Home > The Golden Compass (His Dark Materials #1)(11)

The Golden Compass (His Dark Materials #1)(11)
Author: Philip Pullman

“No. I found a rook on the library roof, though,” she went on.

“Did you? Did you catch it?”

“It had a hurt foot. I was going to kill it and roast it but Roger said we should help it get better. So we gave it scraps of food and some wine and then it got better and flew away.”

“Who's Roger?”

“My friend. The kitchen boy.”

“I see. So you've been all over the roof—”

“Not all over. You can't get onto the Sheldon Building because you have to jump up from Pilgrim's Tower across a gap. There's a skylight that opens onto it, but I'm not tall enough to reach it.”

“You've been all over the roof except the Sheldon Building. What about underground?”


“There's as much College below ground as there is above it. I'm surprised you haven't found that out. Well, I'm going in a minute. You look healthy enough. Here.”

He fished in his pocket and drew out a handful of coins, from which he gave her five gold dollars.

“Haven't they taught you to say thank you?” he said.

“Thank you,” she mumbled.

“Do you obey the Master?”

“Oh, yes.”

“And respect the Scholars?”


Lord Asriel's daemon laughed softly. It was the first sound she'd made, and Lyra blushed.

“Go and play, then,” said Lord Asriel.

Lyra turned and darted to the door with relief, remembering to turn and blurt out a “Goodbye.”

So Lyra's life had been, before the day when she decided to hide in the Retiring Room, and first heard about Dust.

And of course the Librarian was wrong in saying to the Master that she wouldn't have been interested. She would have listened eagerly now to anyone who could tell her about Dust. She was to hear a great deal more about it in the months to come, and eventually she would know more about Dust than anyone in the world; but in the meantime, there was all the rich life of Jordan still being lived around her.

And in any case there was something else to think about. A rumor had been filtering through the streets for some weeks: a rumor that made some people laugh and others grow silent, as some people scoff at ghosts and others fear them. For no reason that anyone could imagine, children were beginning to disappear.

* * *
It would happen like this.

East along the great highway of the River Isis, thronged with slow-moving brick barges and asphalt boats and corn tankers, way down past Henley and Maidenhead to Teddington, where the tide from the German Ocean reaches, and further down still: to Mortlake, past the house of the great magician Dr. Dee; past Falkeshall, where the pleasure gardens spread out bright with fountains and banners by day, with tree lamps and fireworks by night; past White Hall Palace, where the king holds his weekly council of state; past the Shot Tower, dropping its endless drizzle of molten lead into vats of murky water; further down still, to where the river, wide and filthy now, swings in a great curve to the south.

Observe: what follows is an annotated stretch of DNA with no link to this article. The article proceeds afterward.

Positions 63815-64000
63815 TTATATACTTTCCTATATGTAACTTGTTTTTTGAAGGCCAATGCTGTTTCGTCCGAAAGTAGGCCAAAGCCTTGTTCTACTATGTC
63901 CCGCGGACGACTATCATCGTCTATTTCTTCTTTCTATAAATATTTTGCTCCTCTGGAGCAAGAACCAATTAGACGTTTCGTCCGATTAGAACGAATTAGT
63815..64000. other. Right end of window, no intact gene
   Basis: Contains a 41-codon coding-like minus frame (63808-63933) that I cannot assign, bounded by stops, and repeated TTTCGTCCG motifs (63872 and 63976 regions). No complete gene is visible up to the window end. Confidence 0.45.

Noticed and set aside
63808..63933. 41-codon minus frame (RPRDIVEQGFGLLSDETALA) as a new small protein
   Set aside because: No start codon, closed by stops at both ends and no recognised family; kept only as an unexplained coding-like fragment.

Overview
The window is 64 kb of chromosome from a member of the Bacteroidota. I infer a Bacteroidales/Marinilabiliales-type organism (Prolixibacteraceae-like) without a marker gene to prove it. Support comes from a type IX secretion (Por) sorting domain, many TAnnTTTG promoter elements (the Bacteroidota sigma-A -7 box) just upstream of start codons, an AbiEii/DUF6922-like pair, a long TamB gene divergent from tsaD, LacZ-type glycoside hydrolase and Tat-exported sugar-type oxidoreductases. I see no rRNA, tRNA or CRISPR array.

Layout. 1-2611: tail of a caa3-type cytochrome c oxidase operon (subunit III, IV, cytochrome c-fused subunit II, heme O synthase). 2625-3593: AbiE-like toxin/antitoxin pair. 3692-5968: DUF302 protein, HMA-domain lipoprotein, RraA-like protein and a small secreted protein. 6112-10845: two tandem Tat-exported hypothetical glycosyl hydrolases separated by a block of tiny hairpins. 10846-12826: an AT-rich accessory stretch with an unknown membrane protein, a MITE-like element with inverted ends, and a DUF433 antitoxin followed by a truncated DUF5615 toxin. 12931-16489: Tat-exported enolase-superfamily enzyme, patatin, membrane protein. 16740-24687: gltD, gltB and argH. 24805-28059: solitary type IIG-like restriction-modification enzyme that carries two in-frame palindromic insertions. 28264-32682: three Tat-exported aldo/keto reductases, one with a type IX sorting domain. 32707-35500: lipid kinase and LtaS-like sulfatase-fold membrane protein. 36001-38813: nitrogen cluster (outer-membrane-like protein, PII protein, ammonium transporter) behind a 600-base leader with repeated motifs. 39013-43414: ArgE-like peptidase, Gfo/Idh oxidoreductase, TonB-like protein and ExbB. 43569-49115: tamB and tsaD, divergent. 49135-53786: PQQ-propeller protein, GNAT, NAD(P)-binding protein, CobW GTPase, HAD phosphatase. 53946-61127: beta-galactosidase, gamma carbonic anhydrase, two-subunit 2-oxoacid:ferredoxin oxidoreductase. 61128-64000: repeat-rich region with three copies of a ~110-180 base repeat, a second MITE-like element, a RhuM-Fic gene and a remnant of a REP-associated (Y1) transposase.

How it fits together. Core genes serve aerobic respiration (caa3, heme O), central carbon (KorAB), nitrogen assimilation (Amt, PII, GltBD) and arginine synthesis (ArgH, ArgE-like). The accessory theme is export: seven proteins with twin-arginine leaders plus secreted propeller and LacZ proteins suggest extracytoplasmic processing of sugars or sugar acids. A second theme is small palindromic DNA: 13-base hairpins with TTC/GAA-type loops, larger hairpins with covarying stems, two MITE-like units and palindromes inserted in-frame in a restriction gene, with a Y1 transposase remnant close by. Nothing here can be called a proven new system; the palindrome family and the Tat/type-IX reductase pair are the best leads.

This is Limehouse, and here is the child who is going to disappear.

He is called Tony Makarios. His mother thinks he's nine years old, but she has a poor memory that the drink has rotted; he might be eight, or ten. His surname is Greek, but like his age, that is a guess on his mother's part, because he looks more Chinese than Greek, and there's Irish and Skraeling and Lascar in him from his mother's side too. Tony's not very bright, but he has a sort of clumsy tenderness that sometimes prompts him to give his mother a rough hug and plant a sticky kiss on her cheeks. The poor woman is usually too fuddled to start such a procedure herself; but she responds warmly enough, once she realizes what's happening.

At the moment Tony is hanging about the market in Pie Street. He's hungry. It's early evening, and he won't get fed at home. He's got a shilling in his pocket that a soldier gave him for taking a message to his best girl, but Tony's not going to waste that on food, when you can pick up so much for nothing.

So he wanders through the market, between the old-clothes stalls and the fortune-paper stalls, the fruitmongers and the fried-fish seller, with his little daemon on his shoulder, a sparrow, watching this way and that; and when a stall holder and her daemon are both looking elsewhere, a brisk chirp sounds, and Tony's hand shoots out and returns to his loose shirt with an apple or a couple of nuts, and finally with a hot pie.

The stall holder sees that, and shouts, and her cat daemon leaps, but Tony's sparrow is aloft and Tony himself halfway down the street already. Curses and abuse go with him, but not far. He stops running at the steps of St. Catherine's Oratory, where he sits down and takes out his steaming, battered prize, leaving a trail of gravy on his shirt.

And he's being watched. A lady in a long yellow-red fox-fur coat, a beautiful young lady whose dark hair falls, shining delicately, under the shadow of her fur-lined hood, is standing in the doorway of the oratory, half a dozen steps above him. It might be that a service is finishing, for light comes from the doorway behind her, an organ is playing inside, and the lady is holding a jeweled breviary.

Tony knows nothing of this. His face contentedly deep in the pie, his toes curled inward and his bare soles together, he sits and chews and swallows while his daemon becomes a mouse and grooms her whiskers.

The young lady's daemon is moving out from beside the fox-fur coat. He is in the form of a monkey, but no ordinary monkey: his fur is long and silky and of the most deep and lustrous gold. With sinuous movements he inches down the steps toward the boy, and sits a step above him.

Then the mouse senses something, and becomes a sparrow again, cocking her head a fraction sideways, and hops along the stone a step or two.

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